NOT long before she was helping to switch on Sheffield’s Christmas lights this year, loveable Liverpool actress Margi Clarke was wondering whether she could afford to switch on her own table lamp.
The Wicked Queen in the Lyceum’s festive family offering Sleeping Beauty, which opens next week, smiles when she reveals the call to step in for poorly former Coronation Street pal Beverley Callard in the panto came at just the right time.
“I felt like I’d had a visit from a good fairy,” says Margi, once described by Malcolm McLaren as the Queen Of Liverpool.
“I hadn’t been in work in a while. I was really low on funds and I was beginning to get a bit desperate. The next thing, I got that phone call. Showbusiness is like that where it can all change overnight. All it takes is that one phone call.
“And I’ve never been asked to turn Christmas lights on before, anywhere. It was really emotional, up on the Town Hall balcony with the Mayoress, looking out.
“The irony wasn’t lost on me because I’ve been on a ‘leccy card’. It means you’re fuel poor. There was me, I can’t even turn the lights on in my house and I was turning the lights on here for the city.
“And this changes it now. I’m so grateful to be back in work and I’ve got a few bob for a change. I can get rid of the leccy card.”
Margi, who made her name in the cult low-budget film Letter To Brezhnev before appearing in numerous one-off dramas as well as Brookside, Benidorm, Waterloo Road, and Coronation Street as Tyrone’s manipulative mother Jackie Dobbs, admits her appointment brought mixed feelings.
“I was sad on one level as it was to replace Beverley, because she’s not feeling too good.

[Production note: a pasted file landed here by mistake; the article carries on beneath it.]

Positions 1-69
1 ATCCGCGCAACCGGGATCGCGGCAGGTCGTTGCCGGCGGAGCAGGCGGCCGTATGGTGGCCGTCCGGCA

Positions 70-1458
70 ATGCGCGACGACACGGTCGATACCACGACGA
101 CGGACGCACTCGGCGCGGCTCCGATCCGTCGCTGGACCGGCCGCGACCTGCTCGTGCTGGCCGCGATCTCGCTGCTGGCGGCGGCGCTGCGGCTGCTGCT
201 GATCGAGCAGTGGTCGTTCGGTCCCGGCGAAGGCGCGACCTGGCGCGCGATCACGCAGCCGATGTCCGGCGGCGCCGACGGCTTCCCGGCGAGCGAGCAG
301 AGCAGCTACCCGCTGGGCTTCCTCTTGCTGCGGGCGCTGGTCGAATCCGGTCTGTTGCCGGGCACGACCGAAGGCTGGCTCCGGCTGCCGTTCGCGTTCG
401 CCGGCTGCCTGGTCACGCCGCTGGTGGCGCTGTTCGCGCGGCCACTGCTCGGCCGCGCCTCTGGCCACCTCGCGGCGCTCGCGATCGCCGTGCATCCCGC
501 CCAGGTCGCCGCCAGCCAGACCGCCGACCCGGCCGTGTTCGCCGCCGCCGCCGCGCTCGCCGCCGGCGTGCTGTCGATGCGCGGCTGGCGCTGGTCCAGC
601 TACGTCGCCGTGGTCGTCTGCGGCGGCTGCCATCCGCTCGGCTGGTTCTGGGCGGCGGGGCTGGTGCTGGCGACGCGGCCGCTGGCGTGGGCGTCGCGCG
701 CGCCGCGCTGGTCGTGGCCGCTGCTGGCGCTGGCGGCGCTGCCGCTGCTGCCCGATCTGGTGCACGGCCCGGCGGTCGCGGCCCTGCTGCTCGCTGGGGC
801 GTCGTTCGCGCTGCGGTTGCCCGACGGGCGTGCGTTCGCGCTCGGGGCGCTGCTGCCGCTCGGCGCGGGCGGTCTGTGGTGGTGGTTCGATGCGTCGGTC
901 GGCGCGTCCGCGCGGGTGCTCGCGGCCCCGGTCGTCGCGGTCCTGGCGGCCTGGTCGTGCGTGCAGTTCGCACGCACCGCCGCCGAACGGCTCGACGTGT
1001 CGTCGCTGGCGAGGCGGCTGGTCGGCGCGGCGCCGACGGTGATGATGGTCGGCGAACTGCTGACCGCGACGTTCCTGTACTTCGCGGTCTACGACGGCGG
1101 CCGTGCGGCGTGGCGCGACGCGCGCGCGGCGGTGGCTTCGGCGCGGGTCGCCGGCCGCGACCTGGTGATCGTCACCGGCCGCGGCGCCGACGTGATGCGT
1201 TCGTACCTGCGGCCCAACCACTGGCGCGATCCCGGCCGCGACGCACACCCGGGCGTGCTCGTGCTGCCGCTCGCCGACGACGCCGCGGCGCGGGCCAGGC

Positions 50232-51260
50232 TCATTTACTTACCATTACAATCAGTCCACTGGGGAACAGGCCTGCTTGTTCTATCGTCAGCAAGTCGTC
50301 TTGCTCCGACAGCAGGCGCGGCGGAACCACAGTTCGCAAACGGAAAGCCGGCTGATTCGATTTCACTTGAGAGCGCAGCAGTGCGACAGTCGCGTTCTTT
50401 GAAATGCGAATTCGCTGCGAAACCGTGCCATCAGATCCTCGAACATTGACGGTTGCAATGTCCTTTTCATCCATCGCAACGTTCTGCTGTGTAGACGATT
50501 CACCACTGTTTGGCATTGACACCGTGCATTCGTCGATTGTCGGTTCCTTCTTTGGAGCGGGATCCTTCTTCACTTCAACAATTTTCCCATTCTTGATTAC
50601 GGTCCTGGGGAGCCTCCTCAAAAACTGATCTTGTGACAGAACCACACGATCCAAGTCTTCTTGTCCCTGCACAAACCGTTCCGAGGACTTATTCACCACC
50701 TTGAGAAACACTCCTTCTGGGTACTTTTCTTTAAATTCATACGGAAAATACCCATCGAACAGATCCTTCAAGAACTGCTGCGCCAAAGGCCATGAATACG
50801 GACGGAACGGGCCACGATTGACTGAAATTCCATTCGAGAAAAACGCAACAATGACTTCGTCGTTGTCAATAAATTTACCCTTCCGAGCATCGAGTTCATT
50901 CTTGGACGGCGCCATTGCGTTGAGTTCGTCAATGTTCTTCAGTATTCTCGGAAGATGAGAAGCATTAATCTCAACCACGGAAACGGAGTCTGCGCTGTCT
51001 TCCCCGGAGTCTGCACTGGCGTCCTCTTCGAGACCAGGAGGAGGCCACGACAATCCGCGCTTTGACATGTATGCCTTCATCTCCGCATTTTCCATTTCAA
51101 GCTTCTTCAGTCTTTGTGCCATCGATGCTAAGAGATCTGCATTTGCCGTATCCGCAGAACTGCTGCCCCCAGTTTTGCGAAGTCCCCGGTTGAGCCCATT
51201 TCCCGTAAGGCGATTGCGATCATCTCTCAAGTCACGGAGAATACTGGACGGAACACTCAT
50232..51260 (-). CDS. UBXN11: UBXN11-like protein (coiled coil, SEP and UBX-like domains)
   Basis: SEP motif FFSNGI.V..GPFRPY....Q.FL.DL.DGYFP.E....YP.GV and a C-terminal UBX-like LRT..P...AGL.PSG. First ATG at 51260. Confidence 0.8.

“I did a couple of big scenes with her in Corrie. I really liked her straight away. She’s a girl a bit like myself, from a working class background.
“She’s clever, dead intelligent, but what I liked was the way she worked with other people.
“There was a director who had never directed before on the set and it was his very first day. She made sure everyone gave their best.
“I love to see things like that; she was a service to other people and I really hope she gets well soon.”
Although not entirely new to panto or a wicked role, it is Margi’s first time in Sheffield and she arrives with a dual purpose.
“I’d never had the opportunity to be here and I had that old fashioned idea of Sheffield. I still thought it was industrial, grimy.
“I was pleasantly surprised. It’s a handsome city, with handsome people. In fact, I’m on a man mission and I love broad-shouldered fellas who used to work in the steel mills.”
Fellow panto cast members were revealed in the summer, including Cbeebies regular Sid Sloane as the Jester and returning star Damian ‘The Dame’ Williams as Nurse Nellie, so Margi’s had some catching up to do.
“I’ve had to really dive into the witch’s cackle. It’s a great part to play.
“Anyone who wants to act is drawn towards the baddie because that’s where all the drama is – the passion.
“I’m quite a spiritual person, I’m nearly 58 and that side to you gets developed, but here I am now saying ‘I love being evil’.
“When I tell everyone I’m in Sleeping Beauty my family and friends are: ‘Playing the Wicked Witch? No acting required, eh Marg?’.